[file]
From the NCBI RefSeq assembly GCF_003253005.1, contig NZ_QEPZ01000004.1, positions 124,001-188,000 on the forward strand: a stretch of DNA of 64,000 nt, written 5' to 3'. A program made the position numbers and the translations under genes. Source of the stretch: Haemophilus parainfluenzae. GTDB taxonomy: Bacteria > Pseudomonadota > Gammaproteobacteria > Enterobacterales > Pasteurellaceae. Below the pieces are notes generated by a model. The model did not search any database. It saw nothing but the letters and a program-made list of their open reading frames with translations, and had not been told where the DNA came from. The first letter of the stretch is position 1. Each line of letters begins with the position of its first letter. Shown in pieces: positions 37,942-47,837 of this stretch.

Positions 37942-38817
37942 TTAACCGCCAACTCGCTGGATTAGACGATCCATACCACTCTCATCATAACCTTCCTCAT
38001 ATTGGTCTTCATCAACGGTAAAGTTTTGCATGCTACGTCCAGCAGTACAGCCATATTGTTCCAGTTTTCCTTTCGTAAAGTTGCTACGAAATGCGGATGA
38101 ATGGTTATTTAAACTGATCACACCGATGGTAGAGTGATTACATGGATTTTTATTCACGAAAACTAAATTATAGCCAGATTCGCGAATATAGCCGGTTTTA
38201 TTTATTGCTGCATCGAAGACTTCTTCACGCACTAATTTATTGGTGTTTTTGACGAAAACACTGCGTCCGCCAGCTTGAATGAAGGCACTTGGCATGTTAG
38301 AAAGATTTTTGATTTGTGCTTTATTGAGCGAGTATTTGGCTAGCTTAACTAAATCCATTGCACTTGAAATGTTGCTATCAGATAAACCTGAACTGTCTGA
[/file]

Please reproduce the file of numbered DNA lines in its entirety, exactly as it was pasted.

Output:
From the NCBI RefSeq assembly GCF_003253005.1, contig NZ_QEPZ01000004.1, positions 124,001-188,000 on the forward strand: a stretch of DNA of 64,000 nt, written 5' to 3'. A program made the position numbers and the translations under genes. Source of the stretch: Haemophilus parainfluenzae. GTDB taxonomy: Bacteria > Pseudomonadota > Gammaproteobacteria > Enterobacterales > Pasteurellaceae. Below the pieces are notes generated by a model. The model did not search any database. It saw nothing but the letters and a program-made list of their open reading frames with translations, and had not been told where the DNA came from. The first letter of the stretch is position 1. Each line of letters begins with the position of its first letter. Shown in pieces: positions 37,942-47,837 of this stretch.

Positions 37942-38817
37942 TTAACCGCCAACTCGCTGGATTAGACGATCCATACCACTCTCATCATAACCTTCCTCAT
38001 ATTGGTCTTCATCAACGGTAAAGTTTTGCATGCTACGTCCAGCAGTACAGCCATATTGTTCCAGTTTTCCTTTCGTAAAGTTGCTACGAAATGCGGATGA
38101 ATGGTTATTTAAACTGATCACACCGATGGTAGAGTGATTACATGGATTTTTATTCACGAAAACTAAATTATAGCCAGATTCGCGAATATAGCCGGTTTTA
38201 TTTATTGCTGCATCGAAGACTTCTTCACGCACTAATTTATTGGTGTTTTTGACGAAAACACTGCGTCCGCCAGCTTGAATGAAGGCACTTGGCATGTTAG
38301 AAAGATTTTTGATTTGTGCTTTATTGAGCGAGTATTTGGCTAGCTTAACTAAATCCATTGCACTTGAAATGTTGCTATCAGATAAACCTGAACTGTCTGA